If you follow DC comics, you may be familiar with their version of a character named Cat-Man, but long before he showed up, that named was used by a golden age superhero.
Cat-Man and Kitten (also Catman and Kitten and The Cat-Man and the Kitten) were a pair of superhero characters created by Charles M. Quinlan and Irwin Hasen (who also created Wild Cat and Dondi) and first published in 1940 by now-defunct Holyoke Publishing. Due to circumstances in World War II, a radically-altered version of the characters would be published in Australia during WWII and reprinted in the 1950s. AC Comics would later revive the characters in the 1980s.
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In 1940, Holyoke published Crash Comics Adventures #4 and 5, which first showed Cat-Man. Cat-Man was David Merryweather, a man raised in Burma by a tigress after his parents had been killed. From living with tigers for years, he gained superhuman abilities, such as super-strength, enhanced agility, natural night vision and the legendary "9 lives" of cats. Eventually, David returned to the U.S., where he was horrified by criminals preying on the innocent. To stop this, he became a private investigator; later, he would become an officer in the Army. Assigned to stateside duties, he donned an olive and orange costume with a black cat's-head symbol and became Cat-Man.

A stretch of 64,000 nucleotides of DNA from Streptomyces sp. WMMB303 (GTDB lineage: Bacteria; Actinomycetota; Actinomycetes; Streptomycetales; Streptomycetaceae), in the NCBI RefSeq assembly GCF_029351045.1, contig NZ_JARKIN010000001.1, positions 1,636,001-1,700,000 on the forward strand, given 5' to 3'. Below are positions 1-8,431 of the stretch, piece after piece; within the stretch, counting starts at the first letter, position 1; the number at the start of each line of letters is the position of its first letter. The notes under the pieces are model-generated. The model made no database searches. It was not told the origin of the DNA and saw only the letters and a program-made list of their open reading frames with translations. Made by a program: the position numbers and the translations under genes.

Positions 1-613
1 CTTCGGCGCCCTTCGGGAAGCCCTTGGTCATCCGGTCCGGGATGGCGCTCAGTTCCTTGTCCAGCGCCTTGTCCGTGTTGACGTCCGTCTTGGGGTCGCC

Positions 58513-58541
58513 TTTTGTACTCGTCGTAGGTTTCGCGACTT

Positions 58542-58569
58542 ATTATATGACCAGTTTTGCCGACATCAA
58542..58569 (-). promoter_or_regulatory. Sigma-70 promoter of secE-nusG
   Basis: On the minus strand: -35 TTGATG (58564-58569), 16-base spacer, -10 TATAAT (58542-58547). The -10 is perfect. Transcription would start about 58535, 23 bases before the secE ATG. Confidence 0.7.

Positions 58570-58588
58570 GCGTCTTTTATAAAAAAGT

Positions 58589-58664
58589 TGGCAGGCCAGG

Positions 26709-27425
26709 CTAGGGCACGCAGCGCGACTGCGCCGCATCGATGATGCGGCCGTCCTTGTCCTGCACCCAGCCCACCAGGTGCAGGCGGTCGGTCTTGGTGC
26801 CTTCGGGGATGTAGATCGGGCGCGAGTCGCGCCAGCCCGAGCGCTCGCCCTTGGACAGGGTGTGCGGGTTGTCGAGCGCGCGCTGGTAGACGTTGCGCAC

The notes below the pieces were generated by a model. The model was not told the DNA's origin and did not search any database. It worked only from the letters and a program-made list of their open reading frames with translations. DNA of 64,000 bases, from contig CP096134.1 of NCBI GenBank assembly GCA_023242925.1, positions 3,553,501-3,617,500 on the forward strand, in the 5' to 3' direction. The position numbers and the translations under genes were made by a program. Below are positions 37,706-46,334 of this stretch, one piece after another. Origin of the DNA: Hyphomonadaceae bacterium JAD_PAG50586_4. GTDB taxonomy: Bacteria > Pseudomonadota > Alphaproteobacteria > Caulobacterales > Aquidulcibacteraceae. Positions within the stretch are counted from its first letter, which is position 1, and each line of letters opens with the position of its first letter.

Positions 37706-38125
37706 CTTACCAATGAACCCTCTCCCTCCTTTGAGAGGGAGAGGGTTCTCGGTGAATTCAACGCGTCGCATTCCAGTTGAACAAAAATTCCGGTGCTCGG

Cat-Man proved popular enough to earn his own series in May, 1941. In #5, Cat-Man encountered Katie Conn, a young girl raised by her uncle, a villain who unsuccessfully tried to kill Cat-Man, at the cost of his own life. With no one else to turn to, David became a legal guardian to Katie, who eventually designed matching red and yellow costumes, fighting alongside Cat-Man as the Kitten. As the series continued, Katie matured and David was promoted to the rank of captain.
Cat-Man Comics ran for 32 issues, until 1946, when Holyoke folded. Eventually, the characters fell into the public domain.
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